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Comparing Slotted and Cross Drilled Brake Rotors While there are more than a handful of brake rotor designs and types out there, everyone in the industry knows that the most preferred and known ones are the cross drilled and slotted rotors. So, if you were asked to make a comparison of brake rotors, these two should fit the bill as your main options because the rest seemingly aren’t as relevant as these two. First things first, both cross drilled and slotted rotors, even including rotors that come with both slotted and drilled designs, are intended to allow gases to escape, the same gases that have the tendency to build up in between the brake pad and brake rotor. What therefore happens is that the brakes are properly maintained and cooled, which in turn allows a better stopping performance. Cross Drilled Rotors
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The idea behind the invention of the cross drilled rotor is to allow heat to naturally escape once it begins to build up in between the brake pad and rotor and those drilled holes serve as the gas’ escape route. You should know that many people prefer cross drilled rotors because of the way they look, but it’s also worthy to note that there also are cases in which cracks developed in between the drilled holes. But then again, the crack isn’t really caused by the design but more on the low quality material used in building the rotor in the first place. Hence, even if this type of rotor is designed to expel gases, it can’t last long if it’s made out of low quality material. Now if you choose to buy and use this kind of brake rotor, we recommend that you emphasize on buying one from a high quality or renowned brand so as to make sure it isn’t made of low quality material.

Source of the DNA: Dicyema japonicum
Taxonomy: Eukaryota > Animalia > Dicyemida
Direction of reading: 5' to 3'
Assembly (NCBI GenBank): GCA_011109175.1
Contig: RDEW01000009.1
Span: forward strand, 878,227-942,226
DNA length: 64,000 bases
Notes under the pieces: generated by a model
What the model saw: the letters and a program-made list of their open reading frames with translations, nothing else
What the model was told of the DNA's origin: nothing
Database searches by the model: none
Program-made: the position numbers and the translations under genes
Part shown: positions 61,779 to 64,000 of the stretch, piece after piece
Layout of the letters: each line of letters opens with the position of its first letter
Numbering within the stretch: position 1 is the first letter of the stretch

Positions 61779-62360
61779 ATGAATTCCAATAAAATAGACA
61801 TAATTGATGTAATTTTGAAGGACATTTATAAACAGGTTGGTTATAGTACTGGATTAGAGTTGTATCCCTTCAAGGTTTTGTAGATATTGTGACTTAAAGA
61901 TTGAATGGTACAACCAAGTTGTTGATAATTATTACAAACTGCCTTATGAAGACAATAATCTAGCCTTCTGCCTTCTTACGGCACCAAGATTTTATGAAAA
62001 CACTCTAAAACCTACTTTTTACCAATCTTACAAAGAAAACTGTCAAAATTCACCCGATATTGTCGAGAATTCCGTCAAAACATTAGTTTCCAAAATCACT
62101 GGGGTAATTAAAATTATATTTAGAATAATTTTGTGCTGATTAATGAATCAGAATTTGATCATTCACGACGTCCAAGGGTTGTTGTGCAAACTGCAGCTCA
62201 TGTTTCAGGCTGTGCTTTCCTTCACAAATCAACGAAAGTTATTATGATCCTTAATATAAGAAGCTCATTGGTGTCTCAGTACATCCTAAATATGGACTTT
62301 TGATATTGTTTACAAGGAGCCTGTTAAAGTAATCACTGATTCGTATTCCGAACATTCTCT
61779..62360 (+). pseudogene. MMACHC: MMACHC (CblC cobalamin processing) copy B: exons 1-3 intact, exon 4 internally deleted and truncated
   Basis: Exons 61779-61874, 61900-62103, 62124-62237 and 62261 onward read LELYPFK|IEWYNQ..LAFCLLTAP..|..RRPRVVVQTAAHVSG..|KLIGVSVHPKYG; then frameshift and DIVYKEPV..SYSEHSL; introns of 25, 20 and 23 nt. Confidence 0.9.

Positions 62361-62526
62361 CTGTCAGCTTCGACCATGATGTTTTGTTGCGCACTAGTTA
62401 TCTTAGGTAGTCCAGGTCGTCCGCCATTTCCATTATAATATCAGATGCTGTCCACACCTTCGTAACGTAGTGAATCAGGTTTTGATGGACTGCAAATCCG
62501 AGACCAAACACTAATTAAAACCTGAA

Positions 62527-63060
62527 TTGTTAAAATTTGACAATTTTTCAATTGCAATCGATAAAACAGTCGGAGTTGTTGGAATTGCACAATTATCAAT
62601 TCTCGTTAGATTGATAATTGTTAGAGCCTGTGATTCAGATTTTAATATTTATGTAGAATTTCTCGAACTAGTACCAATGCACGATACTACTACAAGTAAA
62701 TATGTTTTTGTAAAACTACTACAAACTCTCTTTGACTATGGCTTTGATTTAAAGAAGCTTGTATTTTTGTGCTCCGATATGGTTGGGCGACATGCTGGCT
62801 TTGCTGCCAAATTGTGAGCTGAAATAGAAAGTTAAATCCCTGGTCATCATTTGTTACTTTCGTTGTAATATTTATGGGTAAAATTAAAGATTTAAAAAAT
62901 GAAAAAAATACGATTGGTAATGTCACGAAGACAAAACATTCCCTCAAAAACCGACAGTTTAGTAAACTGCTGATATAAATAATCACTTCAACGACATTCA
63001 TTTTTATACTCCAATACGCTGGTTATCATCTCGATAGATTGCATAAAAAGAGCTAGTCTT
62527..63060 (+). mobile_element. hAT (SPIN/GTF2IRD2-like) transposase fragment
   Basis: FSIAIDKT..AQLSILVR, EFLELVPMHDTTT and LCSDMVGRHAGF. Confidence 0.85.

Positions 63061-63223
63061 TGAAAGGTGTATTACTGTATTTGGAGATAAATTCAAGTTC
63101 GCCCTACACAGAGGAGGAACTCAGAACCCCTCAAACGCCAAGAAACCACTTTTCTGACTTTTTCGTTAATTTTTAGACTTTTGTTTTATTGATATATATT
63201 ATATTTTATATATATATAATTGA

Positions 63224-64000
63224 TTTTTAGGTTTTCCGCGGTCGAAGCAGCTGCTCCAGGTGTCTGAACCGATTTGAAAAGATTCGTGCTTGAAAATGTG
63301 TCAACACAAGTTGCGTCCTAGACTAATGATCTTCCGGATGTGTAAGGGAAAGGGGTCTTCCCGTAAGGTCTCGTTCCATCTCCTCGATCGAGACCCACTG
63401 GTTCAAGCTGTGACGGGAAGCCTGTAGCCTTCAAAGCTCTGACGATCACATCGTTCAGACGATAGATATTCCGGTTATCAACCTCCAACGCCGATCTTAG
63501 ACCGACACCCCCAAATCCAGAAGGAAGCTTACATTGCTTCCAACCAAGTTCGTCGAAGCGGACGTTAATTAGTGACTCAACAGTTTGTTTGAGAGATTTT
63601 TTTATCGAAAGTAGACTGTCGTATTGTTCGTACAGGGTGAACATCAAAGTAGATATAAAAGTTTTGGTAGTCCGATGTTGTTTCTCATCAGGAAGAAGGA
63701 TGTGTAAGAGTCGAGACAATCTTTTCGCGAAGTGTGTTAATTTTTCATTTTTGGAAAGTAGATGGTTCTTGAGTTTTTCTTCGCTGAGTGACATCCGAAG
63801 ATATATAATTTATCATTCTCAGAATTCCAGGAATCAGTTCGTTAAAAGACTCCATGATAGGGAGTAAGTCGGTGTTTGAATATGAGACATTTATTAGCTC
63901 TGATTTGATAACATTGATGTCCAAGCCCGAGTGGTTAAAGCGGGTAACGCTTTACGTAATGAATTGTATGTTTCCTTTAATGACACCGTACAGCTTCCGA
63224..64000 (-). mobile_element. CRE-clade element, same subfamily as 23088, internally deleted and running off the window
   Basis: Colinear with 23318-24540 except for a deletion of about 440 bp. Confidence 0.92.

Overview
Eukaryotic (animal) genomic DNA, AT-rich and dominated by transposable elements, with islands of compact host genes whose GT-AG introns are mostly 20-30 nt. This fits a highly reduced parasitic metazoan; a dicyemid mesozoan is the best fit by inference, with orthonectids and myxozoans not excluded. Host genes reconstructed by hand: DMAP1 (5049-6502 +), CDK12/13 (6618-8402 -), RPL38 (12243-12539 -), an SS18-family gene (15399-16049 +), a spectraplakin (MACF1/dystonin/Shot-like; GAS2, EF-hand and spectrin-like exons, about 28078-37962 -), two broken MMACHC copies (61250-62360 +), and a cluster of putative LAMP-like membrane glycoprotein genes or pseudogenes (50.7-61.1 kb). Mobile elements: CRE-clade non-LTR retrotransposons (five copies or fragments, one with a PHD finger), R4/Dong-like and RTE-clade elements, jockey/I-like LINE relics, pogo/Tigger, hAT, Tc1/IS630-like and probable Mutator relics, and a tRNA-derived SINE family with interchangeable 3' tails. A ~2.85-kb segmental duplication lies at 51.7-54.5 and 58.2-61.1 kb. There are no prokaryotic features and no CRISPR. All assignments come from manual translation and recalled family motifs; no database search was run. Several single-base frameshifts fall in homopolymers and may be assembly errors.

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Slotted Type of Brake Rotor Meanwhile, slotted brake rotors are considered the best alternative to the drilled variety because they serve the same function of expelling hot gas while diminishing the risk of cracking. If cross drilled rotors are intended primarily for their looks, slotted rotors on the other hand are mainly built for performance. Slotted brake rotors are also great in wet conditions because their design ensures that water stays away from the rotor, which means braking isn’t affected by the water at all. Today, brake manufacturers claim that their rotors are more durable and long lasting compared to stock rotors. Also, they claim that there also is lesser brake fade. It’s really up to the consumer like you to believe them or not. In the end, if you’re looking to improve braking performance either for racing purposes or just in normal driving conditions, you have the freedom to choose between cross drilled and slotted variants. What you don’t want to miss out on is a set of high quality break pads.